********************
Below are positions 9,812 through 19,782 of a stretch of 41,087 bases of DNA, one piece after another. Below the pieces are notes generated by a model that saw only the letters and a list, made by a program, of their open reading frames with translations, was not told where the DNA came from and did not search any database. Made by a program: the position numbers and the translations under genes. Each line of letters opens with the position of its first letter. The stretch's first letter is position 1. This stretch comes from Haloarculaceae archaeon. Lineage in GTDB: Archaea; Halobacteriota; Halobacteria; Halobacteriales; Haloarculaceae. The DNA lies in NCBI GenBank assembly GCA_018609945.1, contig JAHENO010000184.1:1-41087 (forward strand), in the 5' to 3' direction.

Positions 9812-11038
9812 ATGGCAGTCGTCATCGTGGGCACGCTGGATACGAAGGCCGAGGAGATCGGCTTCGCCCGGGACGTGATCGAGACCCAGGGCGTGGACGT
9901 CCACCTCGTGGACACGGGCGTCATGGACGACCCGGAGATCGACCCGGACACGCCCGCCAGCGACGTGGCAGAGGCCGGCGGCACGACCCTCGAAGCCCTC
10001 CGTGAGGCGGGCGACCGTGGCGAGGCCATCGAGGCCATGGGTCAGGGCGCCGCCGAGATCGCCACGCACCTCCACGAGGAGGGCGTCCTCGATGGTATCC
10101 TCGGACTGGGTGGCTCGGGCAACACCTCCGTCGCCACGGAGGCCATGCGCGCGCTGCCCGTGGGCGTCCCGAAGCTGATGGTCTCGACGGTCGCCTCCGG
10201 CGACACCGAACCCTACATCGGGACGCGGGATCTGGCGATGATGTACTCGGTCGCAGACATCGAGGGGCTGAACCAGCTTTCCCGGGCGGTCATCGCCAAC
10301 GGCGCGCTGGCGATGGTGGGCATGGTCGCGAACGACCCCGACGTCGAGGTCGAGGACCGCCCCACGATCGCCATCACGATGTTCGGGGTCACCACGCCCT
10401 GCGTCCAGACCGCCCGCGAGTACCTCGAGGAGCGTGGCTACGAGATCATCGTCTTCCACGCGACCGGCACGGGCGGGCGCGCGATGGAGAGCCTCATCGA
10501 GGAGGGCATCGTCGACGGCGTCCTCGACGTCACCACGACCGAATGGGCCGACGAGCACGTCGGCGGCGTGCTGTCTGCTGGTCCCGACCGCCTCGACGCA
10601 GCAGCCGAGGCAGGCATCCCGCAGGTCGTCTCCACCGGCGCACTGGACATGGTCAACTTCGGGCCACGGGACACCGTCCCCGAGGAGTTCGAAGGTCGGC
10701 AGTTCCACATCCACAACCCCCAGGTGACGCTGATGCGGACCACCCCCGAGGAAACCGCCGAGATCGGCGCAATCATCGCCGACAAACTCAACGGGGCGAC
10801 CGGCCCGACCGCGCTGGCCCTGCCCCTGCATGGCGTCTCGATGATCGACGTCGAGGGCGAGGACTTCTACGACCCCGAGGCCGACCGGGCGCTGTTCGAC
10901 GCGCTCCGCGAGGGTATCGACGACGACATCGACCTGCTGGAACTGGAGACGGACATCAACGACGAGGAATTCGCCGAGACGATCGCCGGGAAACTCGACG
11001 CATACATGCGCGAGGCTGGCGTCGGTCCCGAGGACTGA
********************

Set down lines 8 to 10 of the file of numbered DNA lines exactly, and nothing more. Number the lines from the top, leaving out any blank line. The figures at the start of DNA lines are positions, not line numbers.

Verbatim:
10301 GGCGCGCTGGCGATGGTGGGCATGGTCGCGAACGACCCCGACGTCGAGGTCGAGGACCGCCCCACGATCGCCATCACGATGTTCGGGGTCACCACGCCCT
10401 GCGTCCAGACCGCCCGCGAGTACCTCGAGGAGCGTGGCTACGAGATCATCGTCTTCCACGCGACCGGCACGGGCGGGCGCGCGATGGAGAGCCTCATCGA
10501 GGAGGGCATCGTCGACGGCGTCCTCGACGTCACCACGACCGAATGGGCCGACGAGCACGTCGGCGGCGTGCTGTCTGCTGGTCCCGACCGCCTCGACGCA